1. Keep everything manual.
      2. Keep the ISO settings as the shutter speed. So if you put shutter speed on 1/250 (the best place to be), keep ISO at 200-300.
      3. Your aperture should be f/16 on a bright day, f/11 on a cloudy or hazy day, f/8 on a heavy clouds day, f/5.6 in the shade and so on. This is not exact science. Just try it but when getting to the right aperture, keep it there unless you move to a shaded area.
      4. Play around with your speedlight power. That’s what I do, I keep all other settings the same and go up and down on flash power.

      If you want to create a more dramatic lighting effect bring your aperture one stop over what is optimum. If the sky looks beautiful and blue at f/11, take it to f/16 or even f22 to make the sky really dark. But remember, the speedlight might not be strong enough to light the subject.

      NOTE:
      Using exposure compensation is done when using Aperture Priority, not recommended settings when using flash in my experience. Be on manual and use the settings above, it works.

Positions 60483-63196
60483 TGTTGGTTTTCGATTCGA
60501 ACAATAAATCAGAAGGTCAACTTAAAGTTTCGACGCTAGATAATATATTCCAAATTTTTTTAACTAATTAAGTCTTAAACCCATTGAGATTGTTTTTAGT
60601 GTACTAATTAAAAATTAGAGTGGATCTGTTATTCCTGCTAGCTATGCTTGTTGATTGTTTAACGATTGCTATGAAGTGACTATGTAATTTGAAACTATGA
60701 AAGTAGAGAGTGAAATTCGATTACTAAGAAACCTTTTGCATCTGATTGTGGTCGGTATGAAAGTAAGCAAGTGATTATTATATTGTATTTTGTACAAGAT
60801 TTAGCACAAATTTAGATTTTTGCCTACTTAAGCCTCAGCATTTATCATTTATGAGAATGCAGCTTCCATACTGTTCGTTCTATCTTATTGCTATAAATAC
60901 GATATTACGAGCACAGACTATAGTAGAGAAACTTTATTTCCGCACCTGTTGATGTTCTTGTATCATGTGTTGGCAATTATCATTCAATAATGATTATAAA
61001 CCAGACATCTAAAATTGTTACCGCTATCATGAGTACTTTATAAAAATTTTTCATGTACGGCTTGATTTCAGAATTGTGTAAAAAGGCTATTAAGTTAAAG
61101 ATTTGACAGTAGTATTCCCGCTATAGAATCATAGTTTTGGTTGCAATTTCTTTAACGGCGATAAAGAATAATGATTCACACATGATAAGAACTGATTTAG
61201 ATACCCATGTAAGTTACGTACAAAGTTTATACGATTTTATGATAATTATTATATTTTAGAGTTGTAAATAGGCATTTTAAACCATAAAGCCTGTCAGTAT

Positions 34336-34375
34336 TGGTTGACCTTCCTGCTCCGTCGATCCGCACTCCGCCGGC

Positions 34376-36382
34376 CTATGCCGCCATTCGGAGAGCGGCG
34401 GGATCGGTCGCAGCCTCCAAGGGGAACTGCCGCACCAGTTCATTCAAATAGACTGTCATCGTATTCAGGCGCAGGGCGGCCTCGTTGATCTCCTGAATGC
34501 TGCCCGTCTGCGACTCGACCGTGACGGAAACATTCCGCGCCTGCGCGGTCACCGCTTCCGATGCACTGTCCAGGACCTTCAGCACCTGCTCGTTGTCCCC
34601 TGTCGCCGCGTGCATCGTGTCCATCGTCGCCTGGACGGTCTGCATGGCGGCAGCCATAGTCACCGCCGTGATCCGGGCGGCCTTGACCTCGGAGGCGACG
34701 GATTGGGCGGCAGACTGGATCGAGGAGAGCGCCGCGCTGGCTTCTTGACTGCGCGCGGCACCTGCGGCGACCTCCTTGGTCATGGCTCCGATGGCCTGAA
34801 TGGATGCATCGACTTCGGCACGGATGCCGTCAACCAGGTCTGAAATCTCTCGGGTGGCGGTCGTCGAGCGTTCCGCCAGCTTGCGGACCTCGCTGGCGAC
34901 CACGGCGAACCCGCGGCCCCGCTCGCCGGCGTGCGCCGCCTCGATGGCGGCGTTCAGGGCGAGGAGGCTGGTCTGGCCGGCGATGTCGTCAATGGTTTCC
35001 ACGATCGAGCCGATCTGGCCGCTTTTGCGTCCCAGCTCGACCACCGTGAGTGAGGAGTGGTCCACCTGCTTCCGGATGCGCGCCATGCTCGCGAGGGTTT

• 12
        ) craig

        I will try those suggestions, thanks for the detailed response! As suggested by another poster, it looks like shooting in manual is key as I was trying aperture priority and could not get it to expose how I wanted it to.

    • 6
      ) Motti

      Forgot to mention that:
      1. to use flash outside properly you definitely need an external flash.
      2. Nikon, Canon,Sony etc. all can do this.

    • 10
      ) GGandra

      @Craig – This video you mention must be old. In “older” NIkon’s when you induce exposure compensation it affects both ambient light and flash exposure (power). Both were linked in the EV comp dial.
      Currently, through the camera settings you can set if the exposure compensation affects only the ambient light or just flash power. You now can manage exposure and flash compensation separately.